Clearly, the point is that the materials world changes. The material we chose for a given application years ago, may not only be sub-optimum today, it may be absolutely wrong and we may be letting our competition get an unnecessary advantage in the marketplace if they are more nimble than we are at changing materials as the times change. If we only consider new or alternative materials when we design new equipment, we're missing out on opportunities to reduce cost, improve profitability and solve technical problems on existing equipment.

- PJ Sikorsky

Reply

Interested in this topic? By joining CR4 you can "subscribe" to
this discussion and receive notification when new comments are added.
Guru
Panama - Member - New Member Hobbies - CNC - New Member Engineering Fields - Marine Engineering - New Member Engineering Fields - Retired Engineers / Mentors - New Member

Join Date: Dec 2006
Location: Panama
Posts: 4273
Good Answers: 213
#1

Re: Material Selection: The Times, They Are A-Changing

08/10/2011 11:03 PM

I would really like to see nickel added to your price comparisons...

Reply
Commentator

Join Date: Dec 2010
Posts: 55
Good Answers: 1
#2
In reply to #1

Re: Material Selection: The Times, They Are A-Changing

08/11/2011 9:11 AM

thank you cwarner7 11,

Here is the chart with zinc added.

PJ Sikowsky

Reply
Guru
Panama - Member - New Member Hobbies - CNC - New Member Engineering Fields - Marine Engineering - New Member Engineering Fields - Retired Engineers / Mentors - New Member

Join Date: Dec 2006
Location: Panama
Posts: 4273
Good Answers: 213
#3
In reply to #2

Re: Material Selection: The Times, They Are A-Changing

08/11/2011 10:12 AM

Thanks, but...

Not encouraging, I am afraid...

The question arises because I have always preferred high-nickel compounds for corrosive environments...

Looks like I may have to go back to copper...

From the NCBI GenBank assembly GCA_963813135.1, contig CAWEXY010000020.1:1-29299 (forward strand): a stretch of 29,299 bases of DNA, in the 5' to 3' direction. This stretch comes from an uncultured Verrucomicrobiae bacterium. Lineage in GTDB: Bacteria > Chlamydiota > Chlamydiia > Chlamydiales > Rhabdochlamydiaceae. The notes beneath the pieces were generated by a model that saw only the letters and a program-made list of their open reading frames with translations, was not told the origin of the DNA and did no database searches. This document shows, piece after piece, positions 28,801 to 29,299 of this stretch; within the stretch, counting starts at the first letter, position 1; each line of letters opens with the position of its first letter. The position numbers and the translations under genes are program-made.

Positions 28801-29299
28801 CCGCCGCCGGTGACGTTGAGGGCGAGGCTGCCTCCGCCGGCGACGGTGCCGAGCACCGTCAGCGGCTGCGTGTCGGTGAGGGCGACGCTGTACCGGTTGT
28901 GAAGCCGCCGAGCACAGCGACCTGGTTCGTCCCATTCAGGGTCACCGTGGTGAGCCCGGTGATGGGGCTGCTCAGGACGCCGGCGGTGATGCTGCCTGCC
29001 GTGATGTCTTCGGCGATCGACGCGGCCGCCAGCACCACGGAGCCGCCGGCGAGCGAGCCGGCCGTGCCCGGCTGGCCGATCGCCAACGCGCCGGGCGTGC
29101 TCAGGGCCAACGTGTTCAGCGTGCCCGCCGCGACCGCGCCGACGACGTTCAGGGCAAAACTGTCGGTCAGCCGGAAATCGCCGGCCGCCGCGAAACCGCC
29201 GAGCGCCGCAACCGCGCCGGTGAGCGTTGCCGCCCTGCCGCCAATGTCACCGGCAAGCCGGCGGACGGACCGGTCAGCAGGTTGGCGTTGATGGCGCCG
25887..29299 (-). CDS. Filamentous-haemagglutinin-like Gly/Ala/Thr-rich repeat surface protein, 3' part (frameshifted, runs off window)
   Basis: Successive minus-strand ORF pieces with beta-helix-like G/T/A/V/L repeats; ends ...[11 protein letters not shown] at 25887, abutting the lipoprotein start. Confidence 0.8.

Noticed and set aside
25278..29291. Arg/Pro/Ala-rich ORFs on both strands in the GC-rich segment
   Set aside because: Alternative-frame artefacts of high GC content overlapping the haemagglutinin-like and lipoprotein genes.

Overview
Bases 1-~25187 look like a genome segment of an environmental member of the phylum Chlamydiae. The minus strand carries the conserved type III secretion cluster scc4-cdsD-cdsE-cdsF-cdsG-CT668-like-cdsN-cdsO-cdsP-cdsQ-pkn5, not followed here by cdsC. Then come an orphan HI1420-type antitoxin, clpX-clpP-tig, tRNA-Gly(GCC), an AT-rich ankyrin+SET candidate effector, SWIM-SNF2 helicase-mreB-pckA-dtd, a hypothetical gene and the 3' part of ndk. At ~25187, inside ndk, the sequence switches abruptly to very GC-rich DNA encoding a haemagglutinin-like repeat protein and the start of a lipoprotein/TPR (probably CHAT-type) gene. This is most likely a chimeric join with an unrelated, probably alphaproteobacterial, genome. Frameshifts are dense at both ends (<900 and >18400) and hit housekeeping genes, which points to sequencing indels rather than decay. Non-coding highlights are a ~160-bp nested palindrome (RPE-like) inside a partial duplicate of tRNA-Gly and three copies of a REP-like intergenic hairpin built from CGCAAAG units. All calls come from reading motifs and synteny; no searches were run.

Reply
Member

Join Date: Aug 2011
Posts: 8
#4
In reply to #3

Re: Material Selection: The Times, They Are A-Changing

08/11/2011 11:25 AM

This just points to the importance of selecting materials very carefully and reviewing those selections regularly - nickel containing alloys are still appropriate for many applications, but we need to assure we're only using them where necessary. Historically it's been common for manufacturers to select a few 'favorite' materials and apply them universally. While this worked moderately well when material prices were stable and there weren't a lot of readily available alternatives anyway; it always did result in leaving some money on the table. The amount of money left on the table with this approach now is growing and I believe unnecessary.

Reply
Member

Join Date: Jan 2013
Posts: 9
#5
In reply to #2

Re: Material Selection: The Times, They Are A-Changing

02/04/2013 5:30 AM

a chart is a chart, like a sunrise in the ahead.

Reply
Reply to Blog Entry 5 comments
Interested in this topic? By joining CR4 you can "subscribe" to
this discussion and receive notification when new comments are added.
Copy to Clipboard

Users who posted comments:

catisred (1); cwarner7_11 (2); geanorm (1); psikorsky (1)

Previous in Blog: The Fourth Dimension in Material Selection   Next in Blog: Technology Roadmap for Energy Efficient Buildings

Advertisement